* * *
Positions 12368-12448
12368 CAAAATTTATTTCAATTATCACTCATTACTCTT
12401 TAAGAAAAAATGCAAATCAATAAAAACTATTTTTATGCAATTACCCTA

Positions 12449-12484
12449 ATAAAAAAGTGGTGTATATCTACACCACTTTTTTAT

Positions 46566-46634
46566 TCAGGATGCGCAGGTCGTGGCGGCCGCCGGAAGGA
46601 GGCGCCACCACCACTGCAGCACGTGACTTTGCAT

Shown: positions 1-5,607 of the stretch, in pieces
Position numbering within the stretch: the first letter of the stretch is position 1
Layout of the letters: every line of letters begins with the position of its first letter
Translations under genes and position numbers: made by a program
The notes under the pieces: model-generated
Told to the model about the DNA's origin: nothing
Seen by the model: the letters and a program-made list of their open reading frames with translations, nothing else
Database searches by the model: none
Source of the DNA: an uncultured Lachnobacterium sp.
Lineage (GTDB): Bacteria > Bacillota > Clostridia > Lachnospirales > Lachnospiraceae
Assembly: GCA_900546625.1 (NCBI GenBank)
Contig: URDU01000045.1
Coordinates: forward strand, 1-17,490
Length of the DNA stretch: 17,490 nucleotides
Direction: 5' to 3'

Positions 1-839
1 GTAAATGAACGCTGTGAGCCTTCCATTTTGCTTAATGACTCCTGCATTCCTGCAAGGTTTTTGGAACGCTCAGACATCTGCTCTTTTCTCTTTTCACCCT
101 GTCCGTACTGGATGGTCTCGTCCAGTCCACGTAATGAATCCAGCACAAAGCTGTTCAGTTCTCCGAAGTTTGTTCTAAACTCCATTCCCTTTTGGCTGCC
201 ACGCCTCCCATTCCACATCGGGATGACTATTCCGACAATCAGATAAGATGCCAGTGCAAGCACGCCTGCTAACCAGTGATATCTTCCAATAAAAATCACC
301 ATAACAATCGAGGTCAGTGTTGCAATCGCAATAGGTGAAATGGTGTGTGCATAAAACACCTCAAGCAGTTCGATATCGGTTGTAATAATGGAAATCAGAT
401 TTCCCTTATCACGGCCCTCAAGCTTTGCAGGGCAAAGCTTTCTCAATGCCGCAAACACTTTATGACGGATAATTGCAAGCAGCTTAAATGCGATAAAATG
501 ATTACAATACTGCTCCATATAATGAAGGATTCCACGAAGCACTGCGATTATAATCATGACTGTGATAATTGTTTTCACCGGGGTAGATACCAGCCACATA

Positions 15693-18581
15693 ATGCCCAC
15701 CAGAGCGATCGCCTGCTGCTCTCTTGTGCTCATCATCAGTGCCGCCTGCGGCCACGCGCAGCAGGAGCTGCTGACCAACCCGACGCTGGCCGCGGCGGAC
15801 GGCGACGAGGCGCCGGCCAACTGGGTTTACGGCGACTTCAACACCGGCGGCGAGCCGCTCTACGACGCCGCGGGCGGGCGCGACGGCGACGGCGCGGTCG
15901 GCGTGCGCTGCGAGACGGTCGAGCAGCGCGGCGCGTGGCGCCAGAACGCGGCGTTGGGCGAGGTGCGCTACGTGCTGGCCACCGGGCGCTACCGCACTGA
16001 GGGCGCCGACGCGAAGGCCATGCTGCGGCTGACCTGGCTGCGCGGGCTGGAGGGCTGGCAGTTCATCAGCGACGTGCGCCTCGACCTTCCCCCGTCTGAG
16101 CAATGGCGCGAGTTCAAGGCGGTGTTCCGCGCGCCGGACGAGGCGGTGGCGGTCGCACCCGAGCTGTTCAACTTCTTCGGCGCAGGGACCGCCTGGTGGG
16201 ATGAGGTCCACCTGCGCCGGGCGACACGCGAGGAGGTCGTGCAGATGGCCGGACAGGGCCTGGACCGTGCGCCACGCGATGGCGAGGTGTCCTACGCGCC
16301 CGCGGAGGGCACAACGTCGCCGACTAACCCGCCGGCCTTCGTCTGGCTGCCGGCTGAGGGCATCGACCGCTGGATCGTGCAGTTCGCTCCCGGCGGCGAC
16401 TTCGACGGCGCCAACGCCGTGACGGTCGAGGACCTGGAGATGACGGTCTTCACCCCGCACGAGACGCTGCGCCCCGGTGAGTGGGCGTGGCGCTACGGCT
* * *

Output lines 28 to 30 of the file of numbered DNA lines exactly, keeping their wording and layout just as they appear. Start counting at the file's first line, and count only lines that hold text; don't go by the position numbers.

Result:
301 ATAACAATCGAGGTCAGTGTTGCAATCGCAATAGGTGAAATGGTGTGTGCATAAAACACCTCAAGCAGTTCGATATCGGTTGTAATAATGGAAATCAGAT
401 TTCCCTTATCACGGCCCTCAAGCTTTGCAGGGCAAAGCTTTCTCAATGCCGCAAACACTTTATGACGGATAATTGCAAGCAGCTTAAATGCGATAAAATG
501 ATTACAATACTGCTCCATATAATGAAGGATTCCACGAAGCACTGCGATTATAATCATGACTGTGATAATTGTTTTCACCGGGGTAGATACCAGCCACATA